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The living trust as a Colorado estate planning tool

| Oct 5, 2018 | Trusts |

At our law firm, we use a full range of estate planning tools to customize estate plans for the needs and goals of everyone we represent. One important tool to have in the toolbox is the revocable living trust, called an RLT for short. 

The main reason people use RLTs is as an alternative to a will that must go through probate court before the person’s property can be distributed to his or her chosen beneficiaries. While probating a will through court is the traditional way to transfer property after death, it can take significant time and expense.

 

What is an RLT? 

A person can set up a revocable living trust to begin operating during his or her lifetime (a trust set up to begin operation at the creator’s death is called a testamentary trust). Being revocable, the grantor (person setting up the trust) retains the power to modify the terms of the trust during life, including terminating it. 

Usually, the grantor transfers title of all his or her real estate, personal property and accounts to the trust with him or herself as the beneficiary. Normally, the grantor names him or herself to be the trustee (although someone else could be chosen) who manages the assets in the trust for the benefit of him or herself as the trust beneficiary during his or her life.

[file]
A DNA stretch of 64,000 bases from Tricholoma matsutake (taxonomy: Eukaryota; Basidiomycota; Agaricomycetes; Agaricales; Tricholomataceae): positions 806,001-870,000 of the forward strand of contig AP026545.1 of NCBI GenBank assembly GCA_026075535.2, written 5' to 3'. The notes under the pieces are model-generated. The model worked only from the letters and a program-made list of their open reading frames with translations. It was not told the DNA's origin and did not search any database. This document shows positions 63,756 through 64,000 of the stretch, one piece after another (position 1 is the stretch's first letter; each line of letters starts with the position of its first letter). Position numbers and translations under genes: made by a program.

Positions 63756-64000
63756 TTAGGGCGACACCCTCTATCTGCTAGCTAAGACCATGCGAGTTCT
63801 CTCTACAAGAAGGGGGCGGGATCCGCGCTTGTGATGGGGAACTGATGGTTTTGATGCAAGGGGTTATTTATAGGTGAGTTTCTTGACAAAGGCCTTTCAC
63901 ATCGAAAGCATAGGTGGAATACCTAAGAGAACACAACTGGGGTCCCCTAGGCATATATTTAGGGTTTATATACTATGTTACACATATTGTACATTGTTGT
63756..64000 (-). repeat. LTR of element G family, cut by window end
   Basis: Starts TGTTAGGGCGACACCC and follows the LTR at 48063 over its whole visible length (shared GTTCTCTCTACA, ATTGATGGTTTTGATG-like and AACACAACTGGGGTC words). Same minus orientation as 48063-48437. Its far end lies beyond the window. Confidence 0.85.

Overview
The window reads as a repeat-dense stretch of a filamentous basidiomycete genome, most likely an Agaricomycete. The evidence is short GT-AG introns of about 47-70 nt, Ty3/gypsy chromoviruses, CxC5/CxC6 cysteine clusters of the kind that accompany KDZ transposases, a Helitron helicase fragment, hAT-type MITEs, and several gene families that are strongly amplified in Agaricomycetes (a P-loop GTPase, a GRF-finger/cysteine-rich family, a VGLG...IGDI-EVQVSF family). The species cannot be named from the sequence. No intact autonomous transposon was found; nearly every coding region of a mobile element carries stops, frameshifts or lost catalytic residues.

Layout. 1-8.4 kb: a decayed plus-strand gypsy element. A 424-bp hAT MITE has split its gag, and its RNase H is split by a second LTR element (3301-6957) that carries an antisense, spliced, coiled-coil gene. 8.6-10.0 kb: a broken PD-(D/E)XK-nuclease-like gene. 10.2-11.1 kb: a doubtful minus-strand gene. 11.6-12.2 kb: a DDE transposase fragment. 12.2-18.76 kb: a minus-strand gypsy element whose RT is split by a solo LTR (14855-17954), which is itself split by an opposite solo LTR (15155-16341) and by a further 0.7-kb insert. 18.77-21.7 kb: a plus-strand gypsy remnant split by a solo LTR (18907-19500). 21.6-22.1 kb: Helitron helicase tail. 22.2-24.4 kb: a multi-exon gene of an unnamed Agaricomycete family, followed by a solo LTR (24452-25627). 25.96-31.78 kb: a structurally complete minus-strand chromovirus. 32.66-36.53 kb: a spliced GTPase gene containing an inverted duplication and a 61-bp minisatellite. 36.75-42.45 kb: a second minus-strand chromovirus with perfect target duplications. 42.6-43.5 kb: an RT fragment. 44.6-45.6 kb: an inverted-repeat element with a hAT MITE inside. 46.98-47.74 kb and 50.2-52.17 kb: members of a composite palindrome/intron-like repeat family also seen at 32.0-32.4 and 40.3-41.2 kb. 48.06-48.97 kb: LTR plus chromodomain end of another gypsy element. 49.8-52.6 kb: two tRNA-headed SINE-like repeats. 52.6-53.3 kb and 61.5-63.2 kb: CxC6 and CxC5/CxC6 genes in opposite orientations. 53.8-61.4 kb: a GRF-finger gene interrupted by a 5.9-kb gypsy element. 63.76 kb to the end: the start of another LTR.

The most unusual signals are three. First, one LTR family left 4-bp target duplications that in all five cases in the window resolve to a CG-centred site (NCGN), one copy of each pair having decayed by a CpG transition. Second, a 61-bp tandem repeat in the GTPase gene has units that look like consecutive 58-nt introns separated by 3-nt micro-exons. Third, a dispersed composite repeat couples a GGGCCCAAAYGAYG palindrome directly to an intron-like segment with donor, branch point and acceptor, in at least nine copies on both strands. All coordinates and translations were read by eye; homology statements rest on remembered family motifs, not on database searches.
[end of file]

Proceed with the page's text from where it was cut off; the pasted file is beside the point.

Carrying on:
From a practical perspective, not much changes during life. He or she is the trustee that manages the property he or she gave to the trust for his or her own benefit. 

Incapacity 

One benefit of an RLT is that the grantor can name a successor or alternative trustee to assume responsibility should the grantor become incapacitated and unable to act as trustee. Having this arrangement in place would prevent the family from having to go to court for the appointment of a conservator in case of incapacity. 

Transfers after death 

The grantor can also name a successor trustee to take over after the grantor’s death. At that point, the trustee normally wraps up the business of the trust, distributes the assets to named beneficiaries and terminates the trust, unless the terms provide otherwise. 

In this way, the grantor’s property passes to his or her chosen recipients without having to go through probate court. This also provides much more privacy than a probate court proceeding normally would. 

A living trust, however, may not be the first choice if protection from creditors is a high priority. 

There are many other kinds of trusts. It is important to have a comprehensive conversation with an experienced trust lawyer to understand other options in your situation and to make an informed decision about how to meet your estate planning goals 

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